Guest Director's Update
Improving Delivery of Quality Cancer Care
During a recent meeting with NCI-funded investigators at Memorial Sloan-Kettering Cancer Center in New York, we saw an older gentleman sitting in the waiting room, his wife by his side, with a small tablet PC on his lap. He was, we learned, completing a questionnaire about any symptoms or side effects he was having from the treatment he was undergoing for metastatic prostate cancer.
“Why are they asking me all of these questions?” he wondered aloud.
Because, we replied, otherwise he might not volunteer the information to the treating oncology staff.
His wife chimed in. “That’s right. He would never tell them these things. He wouldn’t want to bother them with it.”
The conversation affirmed an important fact: Patients often don’t report, or tend to underreport, the problems they are experiencing as a result of their cancer treatment or because of their underlying cancer. Unless, of course, they are asked. Only if a problem is identified can a solution be delivered, or at the very least sought out.
Although palliative care is often equated with end-of-life care, they are not the same. Palliative care is about helping patients maneuver through the travails of cancer diagnosis and treatment, regardless of whether they have early-stage cancer that is highly curable or more advanced disease for which the treatment goals are extending survival as long as possible with as good a quality of life as possible. And according to a recent review we conducted, efforts to achieve survival with good quality of life are progressing, with clinical trials that better capture patients’ experiences during their treatment. That information, in turn, is improving our ability to help patients manage quality-of-life issues, often through palliative care services.
To conduct the review, we looked at NCI-sponsored phase III clinical trials of the four major cancers (breast, prostate, colorectal, and lung) that were published or launched over the last 2 decades to assess their use of health-related quality of life (HRQOL) measures. These measures assess changes in patients’ health status—aside from their underlying cancer—as a result of their treatment, such as changes in bowel function, fatigue, or neuropathy (tingling or burning sensations in the hands or feet, numbness in certain areas, among other things). Several clear trends emerged.
For instance, over time, the number of measures that patients are being asked to assess, often called patient-reported outcomes, have increased. And, second, more trials have begun to shift from global HRQOL measurements to more symptom-specific measures, such as sexual function after prostatectomy.
This shift is important, because while patients may report that, overall, treatment has not altered their health that much, when asked about specific symptoms that can have a significant impact on their day-to-day lives, they are more likely to report them. For example, in one trial that tested two different adjuvant chemotherapy regimens in patients with stage II or III colon cancer, the trial investigators learned that there were significant differences in the impact of the two treatments on patients’ reports of weakness and hand/foot pain related to cold. Having reliable information about symptoms can allow oncology professionals to prepare patients for what they may expect from given treatments and, as we gain more information and experience with different treatment regimens, to learn how these symptoms can be effectively managed or perhaps prevented altogether.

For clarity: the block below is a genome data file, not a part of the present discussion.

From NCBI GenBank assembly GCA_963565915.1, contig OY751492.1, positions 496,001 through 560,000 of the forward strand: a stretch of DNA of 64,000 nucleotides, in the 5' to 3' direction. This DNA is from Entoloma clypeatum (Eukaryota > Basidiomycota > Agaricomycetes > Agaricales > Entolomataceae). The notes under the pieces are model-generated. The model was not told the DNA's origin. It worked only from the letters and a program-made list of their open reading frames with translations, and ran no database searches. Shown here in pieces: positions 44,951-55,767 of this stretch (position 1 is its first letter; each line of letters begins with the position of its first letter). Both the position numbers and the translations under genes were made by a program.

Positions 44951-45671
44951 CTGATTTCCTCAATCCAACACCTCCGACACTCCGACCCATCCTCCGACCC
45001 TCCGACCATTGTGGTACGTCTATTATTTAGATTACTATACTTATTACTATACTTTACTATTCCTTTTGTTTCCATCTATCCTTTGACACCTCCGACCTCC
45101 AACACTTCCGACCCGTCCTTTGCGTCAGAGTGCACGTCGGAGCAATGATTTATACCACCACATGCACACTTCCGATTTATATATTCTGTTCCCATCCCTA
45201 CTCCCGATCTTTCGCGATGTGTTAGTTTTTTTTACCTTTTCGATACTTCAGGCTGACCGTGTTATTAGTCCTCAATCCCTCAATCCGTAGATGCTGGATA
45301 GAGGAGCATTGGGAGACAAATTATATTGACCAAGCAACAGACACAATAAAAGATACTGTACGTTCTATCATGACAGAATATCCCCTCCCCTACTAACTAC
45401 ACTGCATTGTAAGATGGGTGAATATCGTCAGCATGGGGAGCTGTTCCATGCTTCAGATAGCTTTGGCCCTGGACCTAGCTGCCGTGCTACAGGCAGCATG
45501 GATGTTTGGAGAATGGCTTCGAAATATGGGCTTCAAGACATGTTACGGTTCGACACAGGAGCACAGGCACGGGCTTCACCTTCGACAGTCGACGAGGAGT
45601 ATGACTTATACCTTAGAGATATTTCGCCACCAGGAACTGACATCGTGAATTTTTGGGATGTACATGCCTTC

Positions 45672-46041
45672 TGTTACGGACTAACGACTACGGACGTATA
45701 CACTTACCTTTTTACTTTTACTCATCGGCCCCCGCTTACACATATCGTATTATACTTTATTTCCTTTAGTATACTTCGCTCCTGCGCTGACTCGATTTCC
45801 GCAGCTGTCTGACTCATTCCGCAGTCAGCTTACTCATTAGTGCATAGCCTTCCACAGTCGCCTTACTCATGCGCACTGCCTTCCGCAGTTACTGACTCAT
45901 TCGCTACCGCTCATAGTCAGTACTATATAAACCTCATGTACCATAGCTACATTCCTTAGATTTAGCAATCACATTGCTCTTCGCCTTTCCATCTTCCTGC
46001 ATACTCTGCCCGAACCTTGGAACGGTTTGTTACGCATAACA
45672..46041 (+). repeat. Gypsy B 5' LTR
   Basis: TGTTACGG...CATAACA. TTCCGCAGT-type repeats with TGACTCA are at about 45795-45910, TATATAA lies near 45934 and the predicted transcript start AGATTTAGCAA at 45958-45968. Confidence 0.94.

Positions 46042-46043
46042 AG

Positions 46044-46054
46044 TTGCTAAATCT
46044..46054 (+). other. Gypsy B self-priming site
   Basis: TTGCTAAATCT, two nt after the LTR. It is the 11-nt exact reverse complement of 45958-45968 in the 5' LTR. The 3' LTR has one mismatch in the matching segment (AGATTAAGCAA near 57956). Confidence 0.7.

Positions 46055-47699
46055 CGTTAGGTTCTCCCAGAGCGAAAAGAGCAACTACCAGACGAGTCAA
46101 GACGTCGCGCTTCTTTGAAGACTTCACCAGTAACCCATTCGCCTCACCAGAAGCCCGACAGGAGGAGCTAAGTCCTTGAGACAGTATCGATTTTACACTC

Unfortunately, progress has lagged in developing evidence-based treatments for symptoms and toxicities related to different cancer therapies. In many cases, such as the skin toxicities associated with the use of EGFR inhibitors, we still need to better understand why, at a biologic or physiologic level, patients experience these toxicities so that treatment options that will not interfere with cancer therapy can be developed and tested.
Some studies directly testing palliative treatments, including groundbreaking work by Dr. Betty Ferrell and colleagues at City of Hope cancer center, are already moving ahead. And we eventually hope to begin incorporating palliative care studies into randomized trials of new cancer therapies, something that has been a matter of much discussion and that we will continue to explore at NCI and with clinical trial investigators.
We are also seeing a growing interest in and support for palliative care training programs. So, as we develop more evidence-based treatments for the broad-ranging effects of cancer therapies, we will have a more highly trained workforce that can work in collaboration with treating oncologists to ensure that they are effectively delivered.
Overall, we are clearly witnessing a transition in clinical cancer research, where a higher priority is being placed on gaining the information and taking the steps needed to more effectively treat the whole patient. And that is very encouraging. Because, of course, we want to save lives—as many as possible. But if we truly believe in the idea of personalized medicine, then we must embrace the notion that cancer treatment and a poor quality of life do not go hand-in-hand.
Dr. Ann O’Mara
Head of Palliative Care Research, Community Oncology and Preventive Trials Research Group
NCI Division of Cancer Prevention
Andrea M. Denicoff
Nurse Consultant, Clinical Investigations Branch, Cancer Therapy Evaluation Program
NCI Division of Cancer Treatment and Diagnosis